By gracefully yielding to gravity, you can meet challenging poses with efficiency and ease.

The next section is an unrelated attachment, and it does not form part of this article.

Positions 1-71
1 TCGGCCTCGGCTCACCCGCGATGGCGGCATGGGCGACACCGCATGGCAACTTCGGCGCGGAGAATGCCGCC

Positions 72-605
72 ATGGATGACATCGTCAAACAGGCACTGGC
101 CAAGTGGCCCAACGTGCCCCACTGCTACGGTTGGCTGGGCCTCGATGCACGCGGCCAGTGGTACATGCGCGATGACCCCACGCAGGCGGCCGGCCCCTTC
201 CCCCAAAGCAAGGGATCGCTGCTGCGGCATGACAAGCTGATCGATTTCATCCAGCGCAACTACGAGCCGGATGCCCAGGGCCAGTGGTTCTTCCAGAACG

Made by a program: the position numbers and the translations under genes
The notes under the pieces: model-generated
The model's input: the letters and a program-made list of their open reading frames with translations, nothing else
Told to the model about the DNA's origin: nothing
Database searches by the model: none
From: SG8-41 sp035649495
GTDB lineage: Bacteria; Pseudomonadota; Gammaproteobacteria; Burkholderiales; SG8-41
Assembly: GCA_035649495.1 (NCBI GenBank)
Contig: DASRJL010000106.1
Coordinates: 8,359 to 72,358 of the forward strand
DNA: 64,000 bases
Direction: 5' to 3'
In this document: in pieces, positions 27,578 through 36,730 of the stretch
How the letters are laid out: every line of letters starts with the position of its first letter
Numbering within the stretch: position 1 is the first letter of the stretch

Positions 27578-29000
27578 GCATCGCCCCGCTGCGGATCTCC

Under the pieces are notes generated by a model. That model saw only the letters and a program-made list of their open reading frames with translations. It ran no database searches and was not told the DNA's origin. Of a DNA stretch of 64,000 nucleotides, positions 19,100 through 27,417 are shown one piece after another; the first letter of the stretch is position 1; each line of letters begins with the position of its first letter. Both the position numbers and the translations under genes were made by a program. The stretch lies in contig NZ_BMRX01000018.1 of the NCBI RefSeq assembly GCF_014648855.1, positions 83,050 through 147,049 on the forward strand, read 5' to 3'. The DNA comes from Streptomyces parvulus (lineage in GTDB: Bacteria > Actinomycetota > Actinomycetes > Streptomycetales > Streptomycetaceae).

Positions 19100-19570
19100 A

At the heart of all yoga philosophy lies the premise that suffering arises from a mistaken perception that we are separate. Whether we feel separate from other human beings, or separate from the trees we walk under, the rocks we walk upon, or the creatures that walk, fly, swim, and crawl around us, yoga insists that this separation is an illusion. The life force is intrinsic to all things, and any separation we feel from anything is a separation from that ever-renewing source of sustenance. Almost all of us have felt the veil of this false notion lift at some time in our lives and experienced the feeling of goodness and wholesomeness that comes when we feel ourselves to be a part of everything. And most of us have found that this feeling of wellness and happiness rarely arrives through pushing and pulling and molding ourselves into who we think we ought to be. Instead, this feeling of oneness, of being happy for no particular reason, seems to arise when we simply accept the moment and ourselves just as we are. As Swami Venkatesananda tells us in his translation of the second verse of Patanjali’s Yoga Sutra, “Yoga happens . . . .” Of course, Venkatesananda goes on to name the conditions in which yoga occurs, but I think “happens” is the key word in his translation. It implies that the state we call yoga can’t be forced. [Read more…]